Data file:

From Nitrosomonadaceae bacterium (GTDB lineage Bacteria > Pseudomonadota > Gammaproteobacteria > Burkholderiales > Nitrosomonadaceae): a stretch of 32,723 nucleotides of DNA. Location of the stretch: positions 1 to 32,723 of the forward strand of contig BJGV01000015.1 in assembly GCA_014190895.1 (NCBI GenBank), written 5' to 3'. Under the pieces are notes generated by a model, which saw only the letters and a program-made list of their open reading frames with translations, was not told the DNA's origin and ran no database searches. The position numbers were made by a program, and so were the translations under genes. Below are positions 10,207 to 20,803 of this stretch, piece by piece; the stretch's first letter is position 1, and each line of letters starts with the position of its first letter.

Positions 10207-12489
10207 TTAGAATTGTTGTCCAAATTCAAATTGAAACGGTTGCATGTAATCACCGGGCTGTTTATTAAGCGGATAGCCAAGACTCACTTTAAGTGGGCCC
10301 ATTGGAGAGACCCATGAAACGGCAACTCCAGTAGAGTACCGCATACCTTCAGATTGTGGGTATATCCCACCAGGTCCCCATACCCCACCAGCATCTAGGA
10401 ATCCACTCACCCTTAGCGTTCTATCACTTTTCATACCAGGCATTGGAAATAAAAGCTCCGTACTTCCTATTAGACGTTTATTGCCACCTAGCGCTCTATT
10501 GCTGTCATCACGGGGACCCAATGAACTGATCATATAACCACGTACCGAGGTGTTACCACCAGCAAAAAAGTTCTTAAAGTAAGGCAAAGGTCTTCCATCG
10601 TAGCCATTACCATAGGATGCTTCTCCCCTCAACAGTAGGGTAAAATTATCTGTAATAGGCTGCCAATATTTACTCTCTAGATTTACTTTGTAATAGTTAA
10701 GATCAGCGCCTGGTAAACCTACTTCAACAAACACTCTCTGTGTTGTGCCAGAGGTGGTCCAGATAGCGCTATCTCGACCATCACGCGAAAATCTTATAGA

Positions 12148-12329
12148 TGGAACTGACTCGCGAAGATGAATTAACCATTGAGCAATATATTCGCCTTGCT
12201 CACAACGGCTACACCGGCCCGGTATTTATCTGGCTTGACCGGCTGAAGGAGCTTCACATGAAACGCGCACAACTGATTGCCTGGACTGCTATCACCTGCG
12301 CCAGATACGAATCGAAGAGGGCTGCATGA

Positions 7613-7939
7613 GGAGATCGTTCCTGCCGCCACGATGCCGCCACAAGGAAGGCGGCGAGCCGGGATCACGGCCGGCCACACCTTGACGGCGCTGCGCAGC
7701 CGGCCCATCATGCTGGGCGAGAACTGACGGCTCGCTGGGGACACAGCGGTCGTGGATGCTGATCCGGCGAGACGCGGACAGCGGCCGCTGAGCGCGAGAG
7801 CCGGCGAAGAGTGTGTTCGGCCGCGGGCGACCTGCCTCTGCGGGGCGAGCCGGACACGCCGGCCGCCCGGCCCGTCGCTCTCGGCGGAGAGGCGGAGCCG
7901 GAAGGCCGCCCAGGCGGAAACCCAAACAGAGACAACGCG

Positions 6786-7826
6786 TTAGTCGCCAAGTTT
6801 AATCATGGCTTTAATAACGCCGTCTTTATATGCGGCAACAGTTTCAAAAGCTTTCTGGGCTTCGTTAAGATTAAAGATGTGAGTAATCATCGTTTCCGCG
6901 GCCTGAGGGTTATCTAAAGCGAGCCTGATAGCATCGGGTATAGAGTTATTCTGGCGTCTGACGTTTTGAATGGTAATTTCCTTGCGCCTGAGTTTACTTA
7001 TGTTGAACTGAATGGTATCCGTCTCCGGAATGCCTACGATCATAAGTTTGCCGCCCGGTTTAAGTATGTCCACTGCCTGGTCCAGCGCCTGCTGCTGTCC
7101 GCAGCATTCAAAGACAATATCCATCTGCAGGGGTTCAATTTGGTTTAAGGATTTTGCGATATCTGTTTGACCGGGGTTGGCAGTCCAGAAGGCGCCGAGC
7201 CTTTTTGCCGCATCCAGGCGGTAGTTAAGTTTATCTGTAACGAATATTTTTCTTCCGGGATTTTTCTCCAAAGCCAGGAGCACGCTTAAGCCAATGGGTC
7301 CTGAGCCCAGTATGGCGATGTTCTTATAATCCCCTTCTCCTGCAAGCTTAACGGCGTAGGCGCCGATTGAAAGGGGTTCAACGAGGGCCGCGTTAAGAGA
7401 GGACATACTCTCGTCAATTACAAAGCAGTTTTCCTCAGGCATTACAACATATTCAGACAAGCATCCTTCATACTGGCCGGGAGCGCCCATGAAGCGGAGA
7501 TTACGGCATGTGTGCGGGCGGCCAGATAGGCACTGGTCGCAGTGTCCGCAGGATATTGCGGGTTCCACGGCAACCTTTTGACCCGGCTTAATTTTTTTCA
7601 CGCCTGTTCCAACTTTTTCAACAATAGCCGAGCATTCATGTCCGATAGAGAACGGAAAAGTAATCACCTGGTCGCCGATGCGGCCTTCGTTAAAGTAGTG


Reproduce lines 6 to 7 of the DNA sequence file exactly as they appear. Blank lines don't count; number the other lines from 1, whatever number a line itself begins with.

10501 GCTGTCATCACGGGGACCCAATGAACTGATCATATAACCACGTACCGAGGTGTTACCACCAGCAAAAAAGTTCTTAAAGTAAGGCAAAGGTCTTCCATCG
10601 TAGCCATTACCATAGGATGCTTCTCCCCTCAACAGTAGGGTAAAATTATCTGTAATAGGCTGCCAATATTTACTCTCTAGATTTACTTTGTAATAGTTAA